Netanyahu meets Greek PM in Athens

Left-wing groups plan flotilla protests outside Israeli Embassy.

August 16, 2010 17:54
2 minute read.
Visit of Prime Minister Benjamin Netanyahu in Athens, Greece.

Netanyahu Greece. (photo credit: Amos Ben Gershom)


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ATHENS, Greece — Prime Minister Binyamin Netanyahu arrived in Athens on Monday and met with his Greek counterpart, Prime Minister George Papandreou.

Security was tight for Netahyahu's visit — the first ever by an Israeli prime minister to Greece.

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Left-wing groups were planning demonstrations Monday afternoon in Athens, with marches to the Israeli Embassy outside to protest the flotilla raid and Israel's policies in the Middle East.

Police increased patrols in the capital, and cars were barred from parking along key routes, including near the Jewish Museum in central Athens, which Netanyahu visited before the start of his official program. All cars and pedestrians were barred from the street on which the museum is located during his tour there.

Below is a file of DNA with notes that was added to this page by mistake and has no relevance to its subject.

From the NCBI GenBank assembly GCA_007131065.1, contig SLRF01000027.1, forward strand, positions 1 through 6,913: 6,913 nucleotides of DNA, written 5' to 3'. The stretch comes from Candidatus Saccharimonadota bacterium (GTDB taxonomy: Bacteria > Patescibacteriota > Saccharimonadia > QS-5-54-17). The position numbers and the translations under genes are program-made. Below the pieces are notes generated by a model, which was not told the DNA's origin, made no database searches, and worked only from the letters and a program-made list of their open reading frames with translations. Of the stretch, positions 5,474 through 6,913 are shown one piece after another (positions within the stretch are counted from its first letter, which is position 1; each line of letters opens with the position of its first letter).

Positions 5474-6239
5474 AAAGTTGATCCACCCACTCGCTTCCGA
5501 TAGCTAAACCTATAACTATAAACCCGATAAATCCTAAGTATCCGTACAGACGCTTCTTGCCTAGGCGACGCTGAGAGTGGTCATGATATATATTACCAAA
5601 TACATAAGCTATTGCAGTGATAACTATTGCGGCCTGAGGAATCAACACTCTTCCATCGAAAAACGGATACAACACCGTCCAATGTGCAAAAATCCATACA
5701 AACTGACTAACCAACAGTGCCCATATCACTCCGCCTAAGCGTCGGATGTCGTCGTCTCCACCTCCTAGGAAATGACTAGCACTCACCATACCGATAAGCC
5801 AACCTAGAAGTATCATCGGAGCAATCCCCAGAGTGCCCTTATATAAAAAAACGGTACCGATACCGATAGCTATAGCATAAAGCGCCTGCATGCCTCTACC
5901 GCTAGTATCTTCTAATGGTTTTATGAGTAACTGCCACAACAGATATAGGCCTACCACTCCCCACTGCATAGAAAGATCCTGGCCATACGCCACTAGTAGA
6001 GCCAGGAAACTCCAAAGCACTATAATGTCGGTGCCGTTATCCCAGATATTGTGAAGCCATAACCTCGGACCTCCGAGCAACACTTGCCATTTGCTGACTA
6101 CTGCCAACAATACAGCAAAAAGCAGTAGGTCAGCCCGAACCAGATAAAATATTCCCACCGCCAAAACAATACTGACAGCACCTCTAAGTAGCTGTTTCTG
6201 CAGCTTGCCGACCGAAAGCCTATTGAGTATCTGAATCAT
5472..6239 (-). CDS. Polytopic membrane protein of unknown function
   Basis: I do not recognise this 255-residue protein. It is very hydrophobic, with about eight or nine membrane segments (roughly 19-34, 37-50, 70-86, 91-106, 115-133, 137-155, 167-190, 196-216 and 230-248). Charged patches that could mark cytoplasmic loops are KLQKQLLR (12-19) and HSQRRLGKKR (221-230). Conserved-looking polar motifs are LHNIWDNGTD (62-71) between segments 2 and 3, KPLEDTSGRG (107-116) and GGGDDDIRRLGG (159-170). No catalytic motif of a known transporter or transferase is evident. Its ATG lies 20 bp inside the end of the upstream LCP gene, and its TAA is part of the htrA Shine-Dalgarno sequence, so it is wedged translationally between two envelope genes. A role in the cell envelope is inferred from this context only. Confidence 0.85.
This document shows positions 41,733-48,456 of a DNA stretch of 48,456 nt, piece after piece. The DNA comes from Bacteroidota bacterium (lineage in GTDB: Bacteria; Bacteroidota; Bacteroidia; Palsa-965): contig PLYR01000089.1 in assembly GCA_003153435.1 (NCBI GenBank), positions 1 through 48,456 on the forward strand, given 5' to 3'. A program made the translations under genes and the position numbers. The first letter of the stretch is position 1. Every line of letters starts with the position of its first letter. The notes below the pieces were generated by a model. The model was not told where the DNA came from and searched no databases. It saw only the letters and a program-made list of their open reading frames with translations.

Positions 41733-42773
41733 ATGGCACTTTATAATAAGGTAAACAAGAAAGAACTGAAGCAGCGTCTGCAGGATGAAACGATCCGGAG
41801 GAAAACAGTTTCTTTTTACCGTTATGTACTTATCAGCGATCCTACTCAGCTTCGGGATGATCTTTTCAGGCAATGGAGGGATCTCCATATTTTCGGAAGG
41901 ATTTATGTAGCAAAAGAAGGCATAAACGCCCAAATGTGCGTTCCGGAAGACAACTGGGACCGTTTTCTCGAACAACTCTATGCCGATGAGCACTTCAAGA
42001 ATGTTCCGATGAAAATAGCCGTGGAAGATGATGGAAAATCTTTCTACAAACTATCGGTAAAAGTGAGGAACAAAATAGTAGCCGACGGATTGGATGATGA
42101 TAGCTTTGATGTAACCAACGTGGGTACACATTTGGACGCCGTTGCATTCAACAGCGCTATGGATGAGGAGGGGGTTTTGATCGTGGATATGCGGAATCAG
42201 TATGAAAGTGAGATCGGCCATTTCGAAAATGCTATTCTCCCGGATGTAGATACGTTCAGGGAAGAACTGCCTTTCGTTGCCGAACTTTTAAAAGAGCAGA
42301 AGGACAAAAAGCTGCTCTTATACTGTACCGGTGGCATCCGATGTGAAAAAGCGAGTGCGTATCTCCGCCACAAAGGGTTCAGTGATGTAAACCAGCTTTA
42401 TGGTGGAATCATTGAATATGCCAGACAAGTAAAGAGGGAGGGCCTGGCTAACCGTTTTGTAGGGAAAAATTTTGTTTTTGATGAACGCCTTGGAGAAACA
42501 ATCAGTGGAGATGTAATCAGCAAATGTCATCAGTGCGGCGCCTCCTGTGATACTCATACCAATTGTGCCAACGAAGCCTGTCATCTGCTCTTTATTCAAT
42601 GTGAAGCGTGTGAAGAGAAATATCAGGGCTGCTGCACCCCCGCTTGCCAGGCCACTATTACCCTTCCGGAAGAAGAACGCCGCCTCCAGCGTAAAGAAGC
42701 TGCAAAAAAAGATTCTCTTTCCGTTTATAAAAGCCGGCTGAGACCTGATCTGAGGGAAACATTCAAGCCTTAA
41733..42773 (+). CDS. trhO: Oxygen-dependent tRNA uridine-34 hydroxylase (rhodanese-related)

Papandreou met with Netanyahu on Monday afternoon, after speaking Sunday by telephone with Egyptian President Hosni Mubarak, Palestinian President Mahmoud Abbas and Amr Moussa, secretary general of the Arab League, his office said.

A government official, who spoke on condition of anonymity, said Papandreou wanted to hear the Arab leaders' opinions on the Middle East peace process, including on a push for a resumption of direct talks between Israelis and Palestinians, before his meeting with Netanyahu.

The Israelis and Palestinians have been balking at the terms for restarting direct talks — Abbas is wary of entering open-ended talks with Netanyahu, who has retreated from some of the concessions offered by his predecessors, while Netanyahu and his top Cabinet ministers have said they will not accept any conditions for resuming negotiations.

Under an emerging compromise, the so-called Quartet of Mideast mediators — the United States, the United Nations, the European Union and Russia — is considering issuing an invitation for direct talks that would list underlying principles and a time frame.

Papandreou, who also holds the foreign ministry portfolio, had been an active mediator in Arab-Israeli relations in his previous role as foreign minister nearly a decade ago.

The two prime ministers were to hold talks in Athens on Monday afternoon, and then briefly head to the nearby island of Poros on Tuesday. Israel also is strengthening its military cooperation with Greece, especially regarding military industries.

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